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Stephen Secules

Page history last edited by secules@... 3 years ago

Stephen Secules

 

Contact Info:

Benjamin 0302

secules (at) umd.edu

 

Publications:

StephenSeculesCV.pdf

 

Researchgate:

https://www.researchgate.net/profile/Stephen_Secules

 

About Me:

I grew up here in P.G. County Maryland, and went to Eleanor Roosevelt High School.  I always enjoyed Physics class and played piano and percussion in several music groups.  I attended Dartmouth College in New Hampshire where I received a Bachelor of Engineering and Bachelor of Arts (in Engineering).  My studies focused on signal processing including research and design work on in-ear audiological test methods and iPod noise induced hearing loss-- combining my interests of physics and music.  After Dartmouth, I explored those interests further through a Master of Science in Architectural Acoustics at Rensselaer Polytechnic Institute.  After RPI, I worked in industry for 5 years: first in London for a major international building engineering firm (Arup) in the acoustics department, then as senior consultant for a smaller acoustics consulting firm in Silicon Valley, CA.  

 

Now I'm a third year Curriculum and Instruction PhD student. At UMD, I have held various instructional roles with the Keystone Department in the ENES 100 Introduction to Design class, including primary instructor Spring 2015.  I am an active participant in the Engineering Education Research Group.

 

Research Interests:

  • As someone without much prior teaching background, I have particular research interests in understanding and interpreting student experiences of real world instructional contexts.  This connects to my pedagogical preference for student-centered instruction, and to the view that all Engineering and/or STEM instruction would be improved by an enhanced understanding of student perspectives.  
  • Connected to understanding student experiences is understanding teacher perspectives, interactions, classroom cultures-- i.e. the localized educational system.
  • I see potential for locally gained knowledge to inform both the broader educational context, as one well-defined data point, as well as the local context.  In some ways, I see research becoming disperse and improving education in grassroots rather than top-down efforts.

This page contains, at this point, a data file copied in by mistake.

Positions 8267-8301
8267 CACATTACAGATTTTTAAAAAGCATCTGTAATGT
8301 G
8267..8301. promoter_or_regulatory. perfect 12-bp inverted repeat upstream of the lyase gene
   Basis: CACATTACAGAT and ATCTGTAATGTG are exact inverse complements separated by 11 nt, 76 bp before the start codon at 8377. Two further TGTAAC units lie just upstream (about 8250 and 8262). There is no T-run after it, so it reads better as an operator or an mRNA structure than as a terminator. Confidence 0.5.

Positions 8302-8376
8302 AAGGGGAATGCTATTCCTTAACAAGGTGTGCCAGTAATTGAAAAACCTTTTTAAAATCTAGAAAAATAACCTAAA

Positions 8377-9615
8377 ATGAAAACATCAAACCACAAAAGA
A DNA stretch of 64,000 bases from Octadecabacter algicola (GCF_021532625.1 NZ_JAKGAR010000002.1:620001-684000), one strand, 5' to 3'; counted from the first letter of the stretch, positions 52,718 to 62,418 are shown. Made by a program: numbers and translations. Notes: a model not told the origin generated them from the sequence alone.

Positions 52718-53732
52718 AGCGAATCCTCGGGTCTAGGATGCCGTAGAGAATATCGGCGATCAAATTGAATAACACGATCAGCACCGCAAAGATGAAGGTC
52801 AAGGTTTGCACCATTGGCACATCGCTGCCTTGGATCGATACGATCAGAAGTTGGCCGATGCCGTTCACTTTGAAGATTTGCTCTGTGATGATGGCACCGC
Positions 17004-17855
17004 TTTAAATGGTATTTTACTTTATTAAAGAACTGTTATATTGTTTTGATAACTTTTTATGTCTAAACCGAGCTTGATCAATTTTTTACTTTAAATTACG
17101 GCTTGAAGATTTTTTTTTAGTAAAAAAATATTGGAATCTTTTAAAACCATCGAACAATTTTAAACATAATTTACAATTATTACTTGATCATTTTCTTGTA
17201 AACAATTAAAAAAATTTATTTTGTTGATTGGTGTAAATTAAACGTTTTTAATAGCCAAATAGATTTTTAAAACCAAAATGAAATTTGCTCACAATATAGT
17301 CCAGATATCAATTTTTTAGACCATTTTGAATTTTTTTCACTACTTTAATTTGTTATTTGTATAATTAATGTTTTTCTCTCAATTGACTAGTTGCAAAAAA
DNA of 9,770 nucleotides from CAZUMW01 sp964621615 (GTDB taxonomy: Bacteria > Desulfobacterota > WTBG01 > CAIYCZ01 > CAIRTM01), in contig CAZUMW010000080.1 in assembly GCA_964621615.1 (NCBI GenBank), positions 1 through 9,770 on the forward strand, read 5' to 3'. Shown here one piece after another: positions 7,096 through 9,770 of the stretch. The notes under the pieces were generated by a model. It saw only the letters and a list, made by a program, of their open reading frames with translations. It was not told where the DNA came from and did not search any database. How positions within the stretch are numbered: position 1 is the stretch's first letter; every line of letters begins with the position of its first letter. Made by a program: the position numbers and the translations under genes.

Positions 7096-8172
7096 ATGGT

• My interest in understanding student experiences also connects to my interest in understanding diversity, equity, access, culture, and identity in STEM.  Evaluating student experiences is a generative activity for addressing persistent issues related to equity.  My research arch is towards an understanding of culture as a dynamic, localized, and reflexive phenomenon, rather than towards a reductionist representation of ideal demographic quotas, for example.  I view our work on diversity and culture in STEM as "never finished," not in a pessimistic sense, but in the sense that it will continue to be important in whatever new and changing contexts arise.  I am interested in who defines the culture of STEM, who is positioned favorably by that culture, and who is disenfranchised.
  • For the individual student, I view education as a process of self-actualization.  In an ideal world, students would be guided to make choices of study and vocation based on honest self reflection and alignment of their abilities and interests, and would be free to choose the path of greatest fulfillment.  I view several of our common pedagogical practices and cultural norms as inflicting unnecessary and differential blows against student self-efficacy and identity, preventing an honest process of self-actualization.  I see a reflexivity between students' diversity and self-actualization, since without cultural barriers the students who actually end up self-actualized in STEM majors and careers will look a lot more diverse than the subset of students who currently arrive by default due to cultural expectations.  I also see the pedagogical approaches for equitable teaching as compatible with high quality and engaging pedagogy for all students.

 

Recent and Ongoing Projects:

  • Programming for Engineers: An application-based learning approach to introductory C programming language courses (NSF grant)
  • Engineering Design: Data analysis on a video data set of undergraduate students in a service learning course
  • Summer Girls: Qualitative data collection on high school girls' experiences tinkering in a summer camp
  • Women in Engineering: A few connecting research projects have involved interviewing women in undergraduate engineering programs, in their experiences with programmatic support, introductory classes, and persistence in the engineering major.

 

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